Catechesis in Contemporary Culture: The Heresy of Efficiency, Part 1

Authored by Brian Pizzalato in Issue #30.2 of The Sower

In our on-going considerations of underlying presumptions and preoccupations of contemporary culture and catechesis I want to consider the thought of a wonderful Catholic thinker, Dietrich von Hildebrand, and what he has to say in an essay entitled ‘Efficiency and Holiness’ (The New Tower of Babel, 1977) In this essay, he discusses what he calls the ‘heresy of efficiency.’ What he says there has deep relevance for our catechesis. Von Hildebrand goes into three different ways this heresy of efficiency can be understood. We will explore aspects of this heresy in this and in the following issue of The Sower.

One way to understand the heresy of efficiency is that it is rooted in an idolatry of man’s achievements. Achieving great things is considered to be man’s greatest value. With this man’s center of gravity has shifted away from what man is to what he does. This idolatry of achievement not only affects the ways in which we judge one another, but also how we judge ourselves. We replace the authentic ideal of holiness with the mere accomplishment of ‘great things’.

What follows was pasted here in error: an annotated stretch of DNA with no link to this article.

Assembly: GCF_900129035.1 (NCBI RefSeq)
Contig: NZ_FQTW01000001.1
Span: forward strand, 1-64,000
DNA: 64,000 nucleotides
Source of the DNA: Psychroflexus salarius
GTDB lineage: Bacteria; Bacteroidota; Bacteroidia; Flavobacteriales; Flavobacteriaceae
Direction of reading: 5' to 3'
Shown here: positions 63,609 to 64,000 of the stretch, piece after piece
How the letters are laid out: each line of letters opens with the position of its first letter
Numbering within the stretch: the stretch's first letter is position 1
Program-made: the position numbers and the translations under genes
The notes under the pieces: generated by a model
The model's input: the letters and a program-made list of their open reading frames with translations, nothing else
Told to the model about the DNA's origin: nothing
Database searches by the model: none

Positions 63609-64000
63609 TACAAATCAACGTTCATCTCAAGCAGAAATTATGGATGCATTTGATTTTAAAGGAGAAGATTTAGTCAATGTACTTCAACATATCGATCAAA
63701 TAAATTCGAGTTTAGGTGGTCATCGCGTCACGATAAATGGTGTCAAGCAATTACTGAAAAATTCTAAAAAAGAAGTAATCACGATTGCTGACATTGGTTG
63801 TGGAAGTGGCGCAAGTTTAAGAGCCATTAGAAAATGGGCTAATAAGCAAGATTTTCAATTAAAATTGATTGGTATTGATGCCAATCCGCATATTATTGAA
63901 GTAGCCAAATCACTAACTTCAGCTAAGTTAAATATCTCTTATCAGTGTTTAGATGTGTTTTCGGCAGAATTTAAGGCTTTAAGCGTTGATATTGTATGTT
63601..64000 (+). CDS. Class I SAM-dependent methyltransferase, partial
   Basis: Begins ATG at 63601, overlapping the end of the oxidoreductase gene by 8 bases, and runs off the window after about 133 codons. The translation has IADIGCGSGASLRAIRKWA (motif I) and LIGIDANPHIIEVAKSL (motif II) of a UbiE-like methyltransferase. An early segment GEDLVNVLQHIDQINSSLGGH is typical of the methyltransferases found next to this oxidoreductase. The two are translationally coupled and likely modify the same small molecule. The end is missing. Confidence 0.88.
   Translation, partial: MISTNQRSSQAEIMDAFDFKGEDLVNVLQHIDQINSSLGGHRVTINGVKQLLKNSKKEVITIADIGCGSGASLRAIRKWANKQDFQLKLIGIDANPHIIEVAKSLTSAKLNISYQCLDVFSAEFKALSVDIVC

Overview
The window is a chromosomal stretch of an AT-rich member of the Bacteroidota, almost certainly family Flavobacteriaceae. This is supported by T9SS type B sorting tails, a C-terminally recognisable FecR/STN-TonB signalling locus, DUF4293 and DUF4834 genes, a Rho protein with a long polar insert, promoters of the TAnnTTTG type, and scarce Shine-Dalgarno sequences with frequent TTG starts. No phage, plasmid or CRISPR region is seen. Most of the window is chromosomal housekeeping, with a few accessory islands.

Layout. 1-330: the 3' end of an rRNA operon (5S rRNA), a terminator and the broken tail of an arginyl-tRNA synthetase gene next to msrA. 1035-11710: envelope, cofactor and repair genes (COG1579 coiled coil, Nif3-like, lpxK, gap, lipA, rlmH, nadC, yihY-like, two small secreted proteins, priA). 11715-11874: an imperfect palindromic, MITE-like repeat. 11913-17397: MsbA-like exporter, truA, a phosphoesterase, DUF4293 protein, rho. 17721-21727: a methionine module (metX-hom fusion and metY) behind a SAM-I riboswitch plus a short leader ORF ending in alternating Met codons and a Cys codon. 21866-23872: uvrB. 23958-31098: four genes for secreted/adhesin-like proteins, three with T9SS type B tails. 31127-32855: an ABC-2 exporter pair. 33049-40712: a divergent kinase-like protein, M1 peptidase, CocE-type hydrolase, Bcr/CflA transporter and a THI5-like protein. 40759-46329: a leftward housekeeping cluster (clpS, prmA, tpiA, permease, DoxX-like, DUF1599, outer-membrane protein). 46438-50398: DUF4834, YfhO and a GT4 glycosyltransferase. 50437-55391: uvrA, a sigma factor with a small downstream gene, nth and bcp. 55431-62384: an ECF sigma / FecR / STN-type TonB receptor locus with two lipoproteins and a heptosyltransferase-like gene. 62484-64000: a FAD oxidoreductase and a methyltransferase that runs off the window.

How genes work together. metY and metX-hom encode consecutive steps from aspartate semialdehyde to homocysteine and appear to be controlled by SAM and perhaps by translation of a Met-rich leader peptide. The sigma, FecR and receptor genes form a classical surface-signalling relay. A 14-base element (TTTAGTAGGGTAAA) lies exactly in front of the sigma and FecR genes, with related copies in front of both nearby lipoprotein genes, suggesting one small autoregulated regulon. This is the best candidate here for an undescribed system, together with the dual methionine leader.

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This article is from The Sower and may be copied for catechetical purposes only. It may not be reprinted in another published work without the permission of Maryvale Institute. Contact sower@maryvale.ac.uk

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